Marquis De Lafayette
This bronze sculpture depicts the Marquis de Lafayette (1757–1834), the French-born general who fought on behalf of American rebels during the American Revolution. The nearly ten-foot-high bronze relief by Daniel Chester French (1850–1931) was a gift of Henry Harteau, a Brooklyn glass manufacturer of French ancestry, and was unveiled by representatives of the French War Commission in 1917.
French statesman and military leader Marie Joseph Paul Yves Roch Gilbert Du Montier Lafayette is best remembered for his role in the Revolutionary War. Sympathetic to the American cause, he aided the colonists through the provision of experienced military leadership. The Frenchman quickly became a favorite of General George Washington, who appointed him Major General in the Continental Army during 1777. The next year, Lafayette returned to France following the formal agreement of the France/United States alliance against Great Britain. Once in France, he actively lobbied for the allotment of increased military and financial aid for the Colonies. In 1780, Marquis de Lafayette returned to America and served valorously in the Virginia campaign, which forced the surrender of Lord Charles Cornwallis in 1781.
As a true proponent of democracy, Lafayette assumed a leading role in the French Revolution of 1789. He became a member of the National Assembly, from which position he prepared the Declaration of the Rights of Man, a bill of rights based on the Virginia Declaration of Rights (also a major source for the American Declaration of Independence). He commanded the French National Guard and joined the Feuillants, a moderate political party that advocated a constitutional monarchy. He gained leadership of a French division in 1792 in the war against Austria. Chastised by the Jacobins within his unit (who were far more radical than the Feuillants) Lafayette fled to Flanders where Austrian authorities imprisoned him for five years. Upon his return to France, he avoided the dictatorial politics of Napoleon Bonaparte. Following Napoleon’s defeat at Waterloo, Lafayette resumed his political career by serving as a member of the Chamber of Deputies in 1815 and from 1818 to 1824. He toured the United States in 1824 during which time Congress voted him a gift of $200,000 and a large tract of land. Marquis de Lafayette, the statesman and general, maintained the convictions of democracy, social equality, and religious freedom throughout the remainder of his life.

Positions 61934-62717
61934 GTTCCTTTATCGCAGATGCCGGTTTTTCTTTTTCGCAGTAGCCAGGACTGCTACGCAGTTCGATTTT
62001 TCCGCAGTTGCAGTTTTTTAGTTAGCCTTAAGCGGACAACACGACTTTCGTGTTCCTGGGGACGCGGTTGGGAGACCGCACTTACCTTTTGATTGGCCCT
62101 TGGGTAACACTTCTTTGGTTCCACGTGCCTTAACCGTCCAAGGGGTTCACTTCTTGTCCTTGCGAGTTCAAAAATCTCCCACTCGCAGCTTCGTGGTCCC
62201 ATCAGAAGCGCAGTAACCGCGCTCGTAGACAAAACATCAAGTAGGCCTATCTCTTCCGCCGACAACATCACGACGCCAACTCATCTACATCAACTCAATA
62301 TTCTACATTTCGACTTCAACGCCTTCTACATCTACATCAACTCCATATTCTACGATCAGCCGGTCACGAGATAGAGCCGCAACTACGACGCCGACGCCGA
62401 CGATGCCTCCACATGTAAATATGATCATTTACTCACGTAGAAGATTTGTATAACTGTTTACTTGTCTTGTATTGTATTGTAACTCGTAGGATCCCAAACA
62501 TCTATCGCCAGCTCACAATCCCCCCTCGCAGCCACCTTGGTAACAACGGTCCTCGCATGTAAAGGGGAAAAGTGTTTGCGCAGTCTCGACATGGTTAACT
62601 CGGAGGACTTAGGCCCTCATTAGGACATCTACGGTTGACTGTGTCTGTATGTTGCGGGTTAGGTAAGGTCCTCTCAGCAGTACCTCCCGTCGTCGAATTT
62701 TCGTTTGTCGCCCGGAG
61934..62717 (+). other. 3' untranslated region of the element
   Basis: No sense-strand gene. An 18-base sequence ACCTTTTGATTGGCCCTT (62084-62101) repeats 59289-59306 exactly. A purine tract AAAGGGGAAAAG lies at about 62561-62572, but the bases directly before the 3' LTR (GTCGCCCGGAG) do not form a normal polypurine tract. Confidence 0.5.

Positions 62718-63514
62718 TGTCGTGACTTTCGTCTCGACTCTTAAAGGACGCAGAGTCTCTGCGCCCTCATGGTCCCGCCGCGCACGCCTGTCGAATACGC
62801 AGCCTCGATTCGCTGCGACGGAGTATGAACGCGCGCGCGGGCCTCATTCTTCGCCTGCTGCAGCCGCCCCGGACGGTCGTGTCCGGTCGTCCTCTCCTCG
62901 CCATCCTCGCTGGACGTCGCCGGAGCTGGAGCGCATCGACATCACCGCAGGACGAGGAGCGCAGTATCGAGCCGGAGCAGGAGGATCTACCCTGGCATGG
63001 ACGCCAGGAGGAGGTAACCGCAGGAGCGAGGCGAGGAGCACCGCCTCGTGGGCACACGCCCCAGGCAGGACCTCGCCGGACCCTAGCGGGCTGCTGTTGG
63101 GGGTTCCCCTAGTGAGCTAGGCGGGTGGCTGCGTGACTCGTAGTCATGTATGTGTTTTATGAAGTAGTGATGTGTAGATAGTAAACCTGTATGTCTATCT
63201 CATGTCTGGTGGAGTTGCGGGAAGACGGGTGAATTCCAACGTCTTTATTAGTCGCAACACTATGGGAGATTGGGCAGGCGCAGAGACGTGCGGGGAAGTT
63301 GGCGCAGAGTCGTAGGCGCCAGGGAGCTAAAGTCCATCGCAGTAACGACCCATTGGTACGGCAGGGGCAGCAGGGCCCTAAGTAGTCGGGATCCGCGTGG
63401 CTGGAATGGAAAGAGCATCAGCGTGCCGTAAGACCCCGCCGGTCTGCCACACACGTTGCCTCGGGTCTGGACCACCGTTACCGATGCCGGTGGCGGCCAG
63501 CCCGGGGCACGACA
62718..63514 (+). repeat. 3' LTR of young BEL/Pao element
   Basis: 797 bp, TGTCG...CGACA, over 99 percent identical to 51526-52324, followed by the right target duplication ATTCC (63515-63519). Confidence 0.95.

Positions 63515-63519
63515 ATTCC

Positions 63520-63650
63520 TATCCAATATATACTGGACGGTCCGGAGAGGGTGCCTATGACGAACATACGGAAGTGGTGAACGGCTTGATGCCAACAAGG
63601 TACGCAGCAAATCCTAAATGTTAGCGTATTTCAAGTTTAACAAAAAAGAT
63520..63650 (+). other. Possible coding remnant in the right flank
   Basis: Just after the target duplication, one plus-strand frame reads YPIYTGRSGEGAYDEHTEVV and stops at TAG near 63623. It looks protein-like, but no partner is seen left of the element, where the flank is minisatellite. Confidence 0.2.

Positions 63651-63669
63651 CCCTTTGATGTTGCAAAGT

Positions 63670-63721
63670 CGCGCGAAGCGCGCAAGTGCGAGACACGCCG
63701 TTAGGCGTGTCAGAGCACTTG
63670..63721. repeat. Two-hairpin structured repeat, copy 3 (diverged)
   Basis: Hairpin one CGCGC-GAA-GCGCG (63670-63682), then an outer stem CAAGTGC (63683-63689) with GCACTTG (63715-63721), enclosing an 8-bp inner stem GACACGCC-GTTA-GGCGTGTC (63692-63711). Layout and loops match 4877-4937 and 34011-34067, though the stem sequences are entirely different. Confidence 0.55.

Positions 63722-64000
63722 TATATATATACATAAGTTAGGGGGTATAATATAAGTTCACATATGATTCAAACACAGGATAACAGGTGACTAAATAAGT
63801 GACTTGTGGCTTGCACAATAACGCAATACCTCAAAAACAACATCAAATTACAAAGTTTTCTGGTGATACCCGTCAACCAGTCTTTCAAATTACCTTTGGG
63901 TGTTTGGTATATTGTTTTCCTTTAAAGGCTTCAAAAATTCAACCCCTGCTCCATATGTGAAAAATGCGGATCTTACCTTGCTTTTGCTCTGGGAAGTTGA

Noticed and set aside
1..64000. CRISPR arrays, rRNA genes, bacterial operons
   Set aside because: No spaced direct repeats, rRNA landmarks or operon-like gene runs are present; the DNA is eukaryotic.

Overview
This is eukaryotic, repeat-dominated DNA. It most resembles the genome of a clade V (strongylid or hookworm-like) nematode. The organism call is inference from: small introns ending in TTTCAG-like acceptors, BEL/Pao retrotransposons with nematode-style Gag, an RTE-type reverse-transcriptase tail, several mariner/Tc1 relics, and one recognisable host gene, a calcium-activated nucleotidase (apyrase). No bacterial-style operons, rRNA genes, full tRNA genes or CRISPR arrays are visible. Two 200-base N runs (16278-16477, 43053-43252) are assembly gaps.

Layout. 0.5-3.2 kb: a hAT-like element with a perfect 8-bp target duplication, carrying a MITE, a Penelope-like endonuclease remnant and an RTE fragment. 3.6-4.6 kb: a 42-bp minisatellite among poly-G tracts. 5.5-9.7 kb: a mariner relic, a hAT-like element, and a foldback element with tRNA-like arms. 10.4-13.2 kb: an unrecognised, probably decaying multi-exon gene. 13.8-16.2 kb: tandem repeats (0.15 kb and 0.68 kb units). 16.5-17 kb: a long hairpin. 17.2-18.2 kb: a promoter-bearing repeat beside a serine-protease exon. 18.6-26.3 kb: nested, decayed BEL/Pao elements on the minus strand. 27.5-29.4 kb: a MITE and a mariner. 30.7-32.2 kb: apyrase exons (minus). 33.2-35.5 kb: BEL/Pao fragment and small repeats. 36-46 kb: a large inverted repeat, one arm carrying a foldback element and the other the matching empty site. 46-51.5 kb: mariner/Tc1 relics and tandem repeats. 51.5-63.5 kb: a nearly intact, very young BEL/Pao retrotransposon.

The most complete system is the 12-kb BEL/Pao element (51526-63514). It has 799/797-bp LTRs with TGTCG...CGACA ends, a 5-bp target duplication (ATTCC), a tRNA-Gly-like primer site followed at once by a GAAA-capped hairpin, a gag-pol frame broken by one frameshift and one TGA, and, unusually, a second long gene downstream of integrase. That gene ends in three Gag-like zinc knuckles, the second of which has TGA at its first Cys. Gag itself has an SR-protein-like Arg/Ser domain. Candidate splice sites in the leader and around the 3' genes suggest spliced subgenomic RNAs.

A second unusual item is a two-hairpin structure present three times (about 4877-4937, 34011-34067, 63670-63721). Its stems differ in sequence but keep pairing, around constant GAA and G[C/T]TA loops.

The work, set in a picturesque pink granite stele designed by architect Henry Bacon, features a heroic-sized Lafayette standing next to his horse. French also collaborated with Bacon on the marble sculpture of Lincoln at Washington, D.C.’s Lincoln Memorial (1911-22). French also sculpted the Richard Morris Hunt Memorial (1896-1901) in Central Park as well as the Four Continents (1903-07) at the U.S. Customs House (now the National Museum of the American Indian) in Lower Manhattan.
Lafayette is also represented in two other monuments that figure prominently in city parks, both designed by sculptor Frédéric-Auguste Bartholdi (1834–1904), who created the Statue of Liberty (1886). One is a larger-than-life-sized bronze depiction of the general in Union Square Park (1876) and the other a 1890 bronze group sculpture that also depicts George Washington in Upper Manhattan’s Lafayette Park.
In 1988 this monument was conserved through the Adopt-A-Monument Program, a joint venture of the Municipal Art Society, Parks and the New York City Art Commission.
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The Prospect Park Well House is under reconstruction in order to build a new composting latrine. The park remains open while the building gets reconstructed.
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